Swansea Jack memorial
|Breed||Retriever, locally called a "Newfoundland dog" (see text)|
Possibly Newfoundland, Canada (see text)
|Died||October 1937(Aged 7)|
Swansea, Wales, United Kingdom
|Resting place||St. Helen's Rugby Grounds|
51° 38' 0" North, 3° 58' 0" West
|Known for||Rescuing 27 people|
|Title||Named "Dog of the Century" by National Canine Defence League; more (see text)|
|Appearance||Black retriever-type, longish hair, similar to a Flat-Coated Retriever|
|Awards||Lord Mayor of London: Silver Cup; National Canine Defence League: bronze medal (twice); Publicly funded burial monument: Marble and Bronze; more (see text).|
Swansea Jack was a black retriever with a longish coat. He was similar in appearance to a modern Flat-Coated Retriever, but was instead identified at the time as a Newfoundland dog, despite being considerably smaller and lighter in build than the typical modern Newfoundland dog, possibly because he was reported to have been born in Newfoundland. He lived in the North Dock / River Tawe area of Swansea with his master, William Thomas. Jack would always respond to cries for help from the water, diving into the water and pulling whoever was in difficulty to safety at the dockside.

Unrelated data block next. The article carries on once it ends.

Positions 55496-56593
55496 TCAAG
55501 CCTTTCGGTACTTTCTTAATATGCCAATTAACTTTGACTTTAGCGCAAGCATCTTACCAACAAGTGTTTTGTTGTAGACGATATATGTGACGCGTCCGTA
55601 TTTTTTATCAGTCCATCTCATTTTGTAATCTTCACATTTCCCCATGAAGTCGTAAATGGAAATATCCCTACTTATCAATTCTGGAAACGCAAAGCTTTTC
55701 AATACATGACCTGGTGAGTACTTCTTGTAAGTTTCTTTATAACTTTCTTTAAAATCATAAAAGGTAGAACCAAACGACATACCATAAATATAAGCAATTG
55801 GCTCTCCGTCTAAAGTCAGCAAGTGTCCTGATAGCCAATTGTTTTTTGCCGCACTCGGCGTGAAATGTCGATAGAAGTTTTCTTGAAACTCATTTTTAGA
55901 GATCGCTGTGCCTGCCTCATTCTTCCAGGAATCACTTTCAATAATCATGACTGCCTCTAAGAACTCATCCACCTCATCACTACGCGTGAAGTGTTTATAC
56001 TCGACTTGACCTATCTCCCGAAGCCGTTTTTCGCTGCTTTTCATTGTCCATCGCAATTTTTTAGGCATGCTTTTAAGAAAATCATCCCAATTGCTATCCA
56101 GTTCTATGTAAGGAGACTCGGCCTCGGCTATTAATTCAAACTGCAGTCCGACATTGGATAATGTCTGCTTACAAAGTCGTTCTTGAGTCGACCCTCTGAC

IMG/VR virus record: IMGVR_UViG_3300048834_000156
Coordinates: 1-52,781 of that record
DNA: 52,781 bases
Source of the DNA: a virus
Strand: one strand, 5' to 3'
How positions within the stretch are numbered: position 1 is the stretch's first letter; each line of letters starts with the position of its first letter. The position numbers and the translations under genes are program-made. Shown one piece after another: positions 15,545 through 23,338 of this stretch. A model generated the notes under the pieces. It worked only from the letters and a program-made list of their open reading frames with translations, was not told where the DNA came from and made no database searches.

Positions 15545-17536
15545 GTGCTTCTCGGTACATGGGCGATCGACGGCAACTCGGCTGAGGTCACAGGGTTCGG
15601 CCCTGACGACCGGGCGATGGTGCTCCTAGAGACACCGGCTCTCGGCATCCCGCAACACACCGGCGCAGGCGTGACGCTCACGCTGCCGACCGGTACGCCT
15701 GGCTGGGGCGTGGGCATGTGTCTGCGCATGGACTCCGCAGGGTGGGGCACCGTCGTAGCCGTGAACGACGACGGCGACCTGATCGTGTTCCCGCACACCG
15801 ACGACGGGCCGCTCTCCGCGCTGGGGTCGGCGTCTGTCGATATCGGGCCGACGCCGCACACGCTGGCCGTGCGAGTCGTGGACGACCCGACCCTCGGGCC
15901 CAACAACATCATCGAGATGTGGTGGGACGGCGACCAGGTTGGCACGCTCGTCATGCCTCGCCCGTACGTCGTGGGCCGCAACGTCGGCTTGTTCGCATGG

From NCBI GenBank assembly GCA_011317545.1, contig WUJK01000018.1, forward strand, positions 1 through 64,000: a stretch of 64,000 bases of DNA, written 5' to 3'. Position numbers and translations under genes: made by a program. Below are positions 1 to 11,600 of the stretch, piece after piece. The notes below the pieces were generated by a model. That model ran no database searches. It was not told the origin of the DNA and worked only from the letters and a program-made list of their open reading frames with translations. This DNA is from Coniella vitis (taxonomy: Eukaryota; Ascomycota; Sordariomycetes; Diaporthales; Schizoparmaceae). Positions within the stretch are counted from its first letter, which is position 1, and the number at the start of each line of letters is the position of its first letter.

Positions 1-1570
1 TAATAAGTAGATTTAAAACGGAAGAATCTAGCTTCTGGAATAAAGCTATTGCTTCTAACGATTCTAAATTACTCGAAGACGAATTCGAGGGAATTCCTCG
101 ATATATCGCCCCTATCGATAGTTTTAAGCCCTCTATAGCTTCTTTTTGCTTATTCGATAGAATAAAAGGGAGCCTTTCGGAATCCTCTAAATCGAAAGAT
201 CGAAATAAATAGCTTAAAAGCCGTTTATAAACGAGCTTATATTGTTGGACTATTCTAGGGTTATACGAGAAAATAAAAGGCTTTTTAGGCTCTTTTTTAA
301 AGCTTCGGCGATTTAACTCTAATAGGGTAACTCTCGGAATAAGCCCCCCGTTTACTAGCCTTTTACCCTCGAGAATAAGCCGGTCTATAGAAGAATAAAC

His first rescue, in June 1931, when he saved a 12-year-old boy, went unreported. A few weeks later, this time in front of a crowd, Jack rescued a swimmer from the docks. His photograph appeared in the local paper and the local council awarded him a silver collar. In 1936, he had the prestigious 'Bravest Dog of the Year' award bestowed upon him by the London Star newspaper in London.
He received a silver cup from the Lord Mayor of London and he is still the only dog to have been awarded two bronze medals ('the canine V.C.') by the National Canine Defence League (now known as Dogs Trust). Legend has it that in his lifetime he saved 27 people from the Docks / River Tawe. Swansea Jack died in October 1937 after eating rat poison. His death was reported by the press across the UK and the press claimed he had saved 29 lives (for example, Nottingham Journal 5 October 1937).
His burial monument, paid for by public subscription, is located on the Promenade in Swansea near St. Helen's Rugby Ground. In 2000, Swansea Jack was named 'Dog of the Century' by NewFound Friends of Bristol who train domestic dogs in aquatic rescue techniques.